Building with straws and cardboard rolls Building activities are always a great way to spend an afternoon! I saw this idea on Almost Unschoolers to make homemade Tinker Toys with toilet paper rolls and pencils. We didn’t have a lot of pencils on hand, so I decided to use straws. I’ve been saving paper towel rolls for a few months, so I had quite a stash built up!

I set out a stack of paper towel rolls, scissors, straws, and a hole punch. Then I showed the boys how they could build by punching a hole with the hole punch, making the hole a little bigger with a pencil, and then sticking a straw through. Fun! They got right to work.

I was thinking of building structures like I saw on Almost Unschoolers, but the boys wanted to make forts. So they added cardboard from the recycling bin and tape.

Building with cardboard rolls and straws If you want a super sturdy cardboard house to play with, I’d just use a box. Our creations were fairly sturdy, but wouldn’t hold up to a lot of play. But I thought that the process involved in this activity was great! Planning, using the hole punch, figuring out what lengths to cut, etc.

Owen (age 3) and I built this fort. He showed me how he wanted the bottom to be, and then I helped him add a top level.

Building with cardboard rolls and straws - fun! The older boys worked for an HOUR on the project!

Building with paper towels and straws!

Gresham built most of this fort himself. He had a little trouble getting it to sit correctly because he hadn’t punched the holes at the same height all the way around. I helped him fix it so that it would be more sturdy. It was really easy to add cardboard walls to the design that he came up with!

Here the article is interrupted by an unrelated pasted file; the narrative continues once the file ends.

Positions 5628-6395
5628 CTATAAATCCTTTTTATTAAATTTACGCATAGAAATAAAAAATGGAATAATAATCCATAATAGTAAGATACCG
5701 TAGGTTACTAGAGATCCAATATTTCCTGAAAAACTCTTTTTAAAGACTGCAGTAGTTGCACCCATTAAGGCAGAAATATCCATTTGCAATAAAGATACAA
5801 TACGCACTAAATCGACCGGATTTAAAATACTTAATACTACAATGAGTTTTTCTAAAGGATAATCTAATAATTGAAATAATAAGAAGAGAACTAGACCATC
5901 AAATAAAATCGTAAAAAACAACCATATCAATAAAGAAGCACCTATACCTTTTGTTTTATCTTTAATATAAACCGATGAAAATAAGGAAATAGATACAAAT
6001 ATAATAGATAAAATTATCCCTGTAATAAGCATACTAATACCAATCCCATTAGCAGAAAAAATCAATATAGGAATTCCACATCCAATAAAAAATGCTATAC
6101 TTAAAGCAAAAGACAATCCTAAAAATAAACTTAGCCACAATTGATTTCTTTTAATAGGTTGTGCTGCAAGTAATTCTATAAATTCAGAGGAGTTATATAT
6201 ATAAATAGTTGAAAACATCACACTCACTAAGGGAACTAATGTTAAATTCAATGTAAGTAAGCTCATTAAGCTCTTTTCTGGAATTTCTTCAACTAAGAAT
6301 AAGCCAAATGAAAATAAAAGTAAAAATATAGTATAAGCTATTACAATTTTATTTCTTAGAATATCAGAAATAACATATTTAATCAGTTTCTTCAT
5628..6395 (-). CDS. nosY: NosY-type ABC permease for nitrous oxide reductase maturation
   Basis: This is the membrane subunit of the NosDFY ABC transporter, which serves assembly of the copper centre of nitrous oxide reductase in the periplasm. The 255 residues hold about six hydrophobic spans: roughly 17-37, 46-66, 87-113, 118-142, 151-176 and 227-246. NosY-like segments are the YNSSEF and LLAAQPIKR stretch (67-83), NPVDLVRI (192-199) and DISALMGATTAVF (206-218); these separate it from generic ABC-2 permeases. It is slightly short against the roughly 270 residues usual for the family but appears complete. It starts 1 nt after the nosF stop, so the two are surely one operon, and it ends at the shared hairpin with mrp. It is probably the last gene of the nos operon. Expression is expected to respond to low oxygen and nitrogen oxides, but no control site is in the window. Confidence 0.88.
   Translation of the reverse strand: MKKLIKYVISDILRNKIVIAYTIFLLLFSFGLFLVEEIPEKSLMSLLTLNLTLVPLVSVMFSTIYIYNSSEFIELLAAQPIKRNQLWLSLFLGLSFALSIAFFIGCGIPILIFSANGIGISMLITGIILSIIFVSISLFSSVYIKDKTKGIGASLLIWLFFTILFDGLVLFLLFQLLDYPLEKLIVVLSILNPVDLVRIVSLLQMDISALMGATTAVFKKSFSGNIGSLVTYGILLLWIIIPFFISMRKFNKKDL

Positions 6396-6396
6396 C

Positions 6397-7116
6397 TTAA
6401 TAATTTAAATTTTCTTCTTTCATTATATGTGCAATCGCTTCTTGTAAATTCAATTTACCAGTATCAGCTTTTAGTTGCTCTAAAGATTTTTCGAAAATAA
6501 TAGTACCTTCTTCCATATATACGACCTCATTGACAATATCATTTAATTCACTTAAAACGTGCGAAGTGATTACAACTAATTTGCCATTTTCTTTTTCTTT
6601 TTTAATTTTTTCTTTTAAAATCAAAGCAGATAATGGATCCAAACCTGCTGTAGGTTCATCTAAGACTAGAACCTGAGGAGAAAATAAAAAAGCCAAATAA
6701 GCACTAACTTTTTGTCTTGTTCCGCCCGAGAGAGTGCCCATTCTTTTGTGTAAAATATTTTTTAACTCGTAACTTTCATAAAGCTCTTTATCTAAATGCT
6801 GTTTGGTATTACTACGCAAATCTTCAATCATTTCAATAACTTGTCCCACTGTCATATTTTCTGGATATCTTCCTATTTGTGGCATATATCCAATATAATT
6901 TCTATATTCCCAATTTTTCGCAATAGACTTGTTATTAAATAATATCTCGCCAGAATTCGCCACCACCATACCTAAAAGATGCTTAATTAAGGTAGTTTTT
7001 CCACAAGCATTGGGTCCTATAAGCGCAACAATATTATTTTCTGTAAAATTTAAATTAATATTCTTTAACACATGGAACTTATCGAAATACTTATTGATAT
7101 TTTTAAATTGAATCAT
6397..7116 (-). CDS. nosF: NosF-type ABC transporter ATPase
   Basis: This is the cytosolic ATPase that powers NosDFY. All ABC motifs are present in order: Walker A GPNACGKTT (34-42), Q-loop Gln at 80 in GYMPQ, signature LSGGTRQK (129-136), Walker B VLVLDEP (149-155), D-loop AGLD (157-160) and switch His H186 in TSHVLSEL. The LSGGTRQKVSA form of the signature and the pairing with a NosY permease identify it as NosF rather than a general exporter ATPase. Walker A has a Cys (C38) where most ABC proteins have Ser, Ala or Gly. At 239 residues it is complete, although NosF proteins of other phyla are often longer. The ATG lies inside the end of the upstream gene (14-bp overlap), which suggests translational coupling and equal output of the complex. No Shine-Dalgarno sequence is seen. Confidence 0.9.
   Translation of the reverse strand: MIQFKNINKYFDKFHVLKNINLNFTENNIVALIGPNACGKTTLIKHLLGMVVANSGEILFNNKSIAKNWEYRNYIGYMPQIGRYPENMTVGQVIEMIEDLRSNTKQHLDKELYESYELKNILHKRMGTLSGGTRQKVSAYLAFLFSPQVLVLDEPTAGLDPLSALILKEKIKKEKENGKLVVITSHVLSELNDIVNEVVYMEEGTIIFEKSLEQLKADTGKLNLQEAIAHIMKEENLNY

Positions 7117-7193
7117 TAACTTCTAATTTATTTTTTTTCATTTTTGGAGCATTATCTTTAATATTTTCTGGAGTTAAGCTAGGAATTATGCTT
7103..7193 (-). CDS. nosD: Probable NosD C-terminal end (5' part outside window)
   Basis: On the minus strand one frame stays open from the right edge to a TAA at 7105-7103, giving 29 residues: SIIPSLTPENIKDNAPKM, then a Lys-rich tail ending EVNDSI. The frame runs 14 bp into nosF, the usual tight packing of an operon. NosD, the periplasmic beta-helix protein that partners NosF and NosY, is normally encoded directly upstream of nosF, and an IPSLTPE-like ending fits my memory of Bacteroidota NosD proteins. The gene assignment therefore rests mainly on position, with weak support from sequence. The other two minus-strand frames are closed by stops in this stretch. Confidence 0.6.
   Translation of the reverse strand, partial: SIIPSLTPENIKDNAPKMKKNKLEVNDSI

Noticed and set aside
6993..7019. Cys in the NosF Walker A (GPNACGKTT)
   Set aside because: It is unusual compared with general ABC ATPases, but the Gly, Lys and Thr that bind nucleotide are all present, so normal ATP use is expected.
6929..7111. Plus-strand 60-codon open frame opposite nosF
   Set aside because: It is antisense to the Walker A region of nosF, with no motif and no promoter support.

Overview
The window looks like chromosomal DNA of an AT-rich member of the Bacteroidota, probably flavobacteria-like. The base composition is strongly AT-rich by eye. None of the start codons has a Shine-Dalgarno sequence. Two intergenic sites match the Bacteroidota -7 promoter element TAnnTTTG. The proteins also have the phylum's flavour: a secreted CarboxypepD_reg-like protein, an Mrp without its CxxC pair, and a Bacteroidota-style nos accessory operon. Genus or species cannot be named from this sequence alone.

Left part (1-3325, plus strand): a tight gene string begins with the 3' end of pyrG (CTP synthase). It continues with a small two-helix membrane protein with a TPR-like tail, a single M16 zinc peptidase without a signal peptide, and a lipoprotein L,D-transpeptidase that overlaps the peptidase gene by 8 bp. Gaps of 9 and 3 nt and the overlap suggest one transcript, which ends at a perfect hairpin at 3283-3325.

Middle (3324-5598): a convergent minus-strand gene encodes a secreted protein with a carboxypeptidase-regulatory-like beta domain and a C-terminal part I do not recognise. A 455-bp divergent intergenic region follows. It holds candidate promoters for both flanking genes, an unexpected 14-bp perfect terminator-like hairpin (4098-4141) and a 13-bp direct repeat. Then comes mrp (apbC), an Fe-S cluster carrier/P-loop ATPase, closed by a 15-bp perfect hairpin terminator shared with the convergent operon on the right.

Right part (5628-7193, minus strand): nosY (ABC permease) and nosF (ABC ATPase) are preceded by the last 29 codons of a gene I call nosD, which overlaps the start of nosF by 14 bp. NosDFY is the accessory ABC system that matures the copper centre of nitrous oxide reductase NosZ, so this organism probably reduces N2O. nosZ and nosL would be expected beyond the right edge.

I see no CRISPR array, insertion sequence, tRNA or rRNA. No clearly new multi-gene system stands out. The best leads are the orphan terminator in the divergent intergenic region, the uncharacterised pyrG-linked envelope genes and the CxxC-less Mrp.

Building with Cardboard Rolls and Straws

Gresham’s finished fort:

Building with Cardboard Rolls and Straws And Aidan’s completed fort – he quit building with straws and just went for height!

Building with cardboard tubes and straws!

I think it might be fun to do this again and stick to just straws and paper towel rolls, but then again, the boys had fun, so it was a success!

(By the way, we recycled our creations soon after we made them. I usually don’t let them keep this kind of thing more than a few days unless it’s genuinely holding their interest and they’re still playing with it.)


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  1. Liz May 1, 2013

    Love this idea! I've really enjoyed your blog and all of your wonderful ideas. My son is 13 months, but I hope to try out many of these ideas in the future.

  2. Georgina @ Craftulate May 1, 2013

    Looks like a fantastic cheap and entertaining activity!

    1. Susan Oct 3, 2014

      The kids seem to enjoy it, too! ;)

  3. katepickle May 1, 2013

    Now I need to start collecting tubes!!! Thanks for this awesome idea!

  4. catrina May 8, 2013


  5. Yvonne May 14, 2013

    LOVE the hole punch and straw idea! I think I will be creating a free build station with tubes and straws for the kids.

  6. PAUL Sep 21, 2013

    C BIEN

  7. Susanbox Oct 3, 2014

    The cardboard tubes are genius; they stand up right away. It gives the children easy success to start. You encouraged their ideas by letting them add their own materials, too. Great idea and excellent modelling for those of us following! Thanks!

  8. Nina Clevelnd Weisser Dec 5, 2014

    Why is this only fun for boys? This would be great for girls, too.

  9. Kathy Mar 6, 2015

    Awesome Ideas!!! I always hold onto paper towel rolls, with the thought, "what can we do with these?" Now I know, thanks to you!

  10. K. Zach Jul 24, 2019

    Whenever I google a project for my afterschool STEM group, your posts come up. This is quality stuff. Thank you.


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